Orbea ubomboensis


Angolluma ubomboensis
Australluma ubomboensis
Caralluma ubomboensis
Ceropegia ubomboensis
Pachycymbium ubomboense


Orbea ubomboensis is native to KwaZulu-Natal, Mozambique, Northern Provinces, Swaziland and Zimbabwe where the plant grows on granite or sandstone soils and can reach up to 1450 m of altitude.


Orbea ubomboensis is an uncommon succulent belonging to the Asclepiadaceae botanical family. The plant has a branched habit and an erect or procumbent stem that roots freely in contact with the soil. The succulent may reach up to 8 cm in height and forms small clumps. Orbea ubomboensis is the only species in its genus that usually spreads by means of underground runners. The stem is quadrangular, greyish-green with purple spots, with opposite, fleshy and pointed tubercles. The leaves are rudimental, 5 mm long with stipular glands and fall when ripe. Blooming occurs from the early summer to the late autumn and the blossoms are borne by short stalks along the stem. The plant produces from 1-3 flowers, they are star-shaped, five-lobed, with petals backward curved, dark purple in color with a glossy appearance. The fetid smell is useful to the plant to attract flies for pollination. The fruits are small follicles, smooth, tapering to both ends containing hairy seeds. The flowers resemble Stapelia flowers so the plant is often confused with a Stapelia.


This is a slow growing plant, easy to cultivate. The plant needs a full light sun exposure but is recommended to avoid direct sun-light during the summer. Long exposure to direct sun-light can cause burns and burnt spots. The plant does not like temperatures below 10°C so it needs to be placed indoors in the coldest periods. Too low temperatures can cause the stem or leaves to break due to water freezing inside the tissues. Temperatures between 10 and 15 °C allow the plants to enter vegetative rest which is essential for the flowering of the following year. Plants should not be placed inside the house where average temperatures of 20 degrees prevent vegetative rest. The perfect soil is a well-drained soil that let the water to drain away and avoid root rot. To achieve this feature, you can mix the pumice, clay and loam. The pumice should always be placed on the bottom of the pot. Remember to use a perforating pot to drain excess water. Watering can be done regularly during the vegetative period. In Spring and Autumn, the plant can be watered with half a glass of water every week; in summer it can be watered with two glasses of water a week; in winter stop the watering to allow the plant to enter dormancy. Decrease the amount of water if the plant is kept indoors or if the pot is smaller than 12 cm. The plant must be fed with a high potassium fertilizer in the summer. You can dilute the fertilizer twice a month in the irrigation water. If the pot starts to be too small for the plant you can repot the plant in a pot 2 cm wider. Repotting should be done early in the growing season with fresh new potting soil; it is usually done every 2 years. Be careful to red spiders and mealy bugs.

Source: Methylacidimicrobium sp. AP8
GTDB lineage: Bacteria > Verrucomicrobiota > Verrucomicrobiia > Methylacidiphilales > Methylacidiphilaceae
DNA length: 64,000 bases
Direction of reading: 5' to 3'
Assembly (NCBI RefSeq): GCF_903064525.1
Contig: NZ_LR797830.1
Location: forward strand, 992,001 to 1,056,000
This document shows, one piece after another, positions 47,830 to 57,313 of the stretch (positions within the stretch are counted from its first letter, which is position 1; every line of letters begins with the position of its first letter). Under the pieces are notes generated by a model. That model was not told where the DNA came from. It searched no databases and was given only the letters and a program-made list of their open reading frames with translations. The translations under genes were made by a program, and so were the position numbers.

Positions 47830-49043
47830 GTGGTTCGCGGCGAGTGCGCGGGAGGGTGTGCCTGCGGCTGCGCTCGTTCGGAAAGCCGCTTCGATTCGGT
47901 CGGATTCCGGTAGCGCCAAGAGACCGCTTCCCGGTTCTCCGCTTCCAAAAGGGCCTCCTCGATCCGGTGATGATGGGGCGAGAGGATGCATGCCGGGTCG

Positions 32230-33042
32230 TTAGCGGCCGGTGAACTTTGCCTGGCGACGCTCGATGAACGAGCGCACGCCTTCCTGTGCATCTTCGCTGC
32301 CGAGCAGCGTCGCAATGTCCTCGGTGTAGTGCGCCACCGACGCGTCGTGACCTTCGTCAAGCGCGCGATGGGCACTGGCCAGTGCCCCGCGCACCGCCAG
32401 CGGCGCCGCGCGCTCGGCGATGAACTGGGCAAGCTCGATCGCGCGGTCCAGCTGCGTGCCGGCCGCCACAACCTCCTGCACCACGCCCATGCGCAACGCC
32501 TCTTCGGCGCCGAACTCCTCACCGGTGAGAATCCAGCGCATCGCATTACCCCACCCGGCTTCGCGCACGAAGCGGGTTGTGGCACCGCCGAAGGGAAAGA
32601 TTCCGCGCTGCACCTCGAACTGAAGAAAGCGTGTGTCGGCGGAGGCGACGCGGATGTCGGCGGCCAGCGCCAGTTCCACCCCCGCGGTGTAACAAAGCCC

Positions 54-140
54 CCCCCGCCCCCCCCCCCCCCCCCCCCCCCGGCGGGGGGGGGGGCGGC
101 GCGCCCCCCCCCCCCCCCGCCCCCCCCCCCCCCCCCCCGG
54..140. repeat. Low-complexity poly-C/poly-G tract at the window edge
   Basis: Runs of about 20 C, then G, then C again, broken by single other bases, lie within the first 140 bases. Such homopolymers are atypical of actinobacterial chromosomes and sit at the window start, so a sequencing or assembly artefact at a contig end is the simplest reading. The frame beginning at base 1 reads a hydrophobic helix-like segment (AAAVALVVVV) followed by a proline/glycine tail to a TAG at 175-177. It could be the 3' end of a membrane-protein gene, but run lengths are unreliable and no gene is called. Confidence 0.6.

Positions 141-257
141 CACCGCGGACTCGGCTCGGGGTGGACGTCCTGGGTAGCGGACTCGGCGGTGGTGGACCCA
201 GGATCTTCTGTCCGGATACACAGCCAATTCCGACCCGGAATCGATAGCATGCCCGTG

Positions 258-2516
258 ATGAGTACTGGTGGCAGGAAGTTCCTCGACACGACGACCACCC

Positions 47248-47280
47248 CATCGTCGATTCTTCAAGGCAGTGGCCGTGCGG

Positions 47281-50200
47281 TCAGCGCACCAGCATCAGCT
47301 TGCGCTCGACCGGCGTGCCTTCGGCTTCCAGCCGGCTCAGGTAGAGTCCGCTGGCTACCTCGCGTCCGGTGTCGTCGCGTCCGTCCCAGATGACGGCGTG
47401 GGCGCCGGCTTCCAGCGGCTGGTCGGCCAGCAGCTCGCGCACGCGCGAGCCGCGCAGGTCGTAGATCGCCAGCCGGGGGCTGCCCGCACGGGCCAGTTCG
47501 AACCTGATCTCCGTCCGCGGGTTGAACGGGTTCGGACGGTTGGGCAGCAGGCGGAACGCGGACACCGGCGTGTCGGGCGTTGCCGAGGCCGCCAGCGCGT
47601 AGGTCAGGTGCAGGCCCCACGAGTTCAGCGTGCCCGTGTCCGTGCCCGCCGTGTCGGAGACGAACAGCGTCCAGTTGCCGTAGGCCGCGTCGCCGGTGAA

Propagation can be done by stem cutting or by seed. By cutting you can make the cut during the spring and then let the cutting dry; after a few days the cut surface will dry and a callus will form, then place the cutting in a mixture of sand, soil and pumice. To increase the success of propagation you can make two or more cuttings at the same time. It is advisable to use rooting hormone at the base of the cut to energize root development. For cuttings it is recommended temperatures around 20 °C. By seed it is very simple to propagate the plant, it is enough to sow the seed in a sandy loam and keep it with a high level of humidity and at temperature of 14 C°. The seeds will germinate quickly even without immerging them in water first.


The name Orbea comes from the latin word “orbis”, that means circle, disk. That’s because of its star-shaped fleshy flower, which has a raised, more or less prominent disk or annulus in its central part. The specific epithet “ubomboensis” means of the Ubombo (Lebombo) area in Eastern South Africa.

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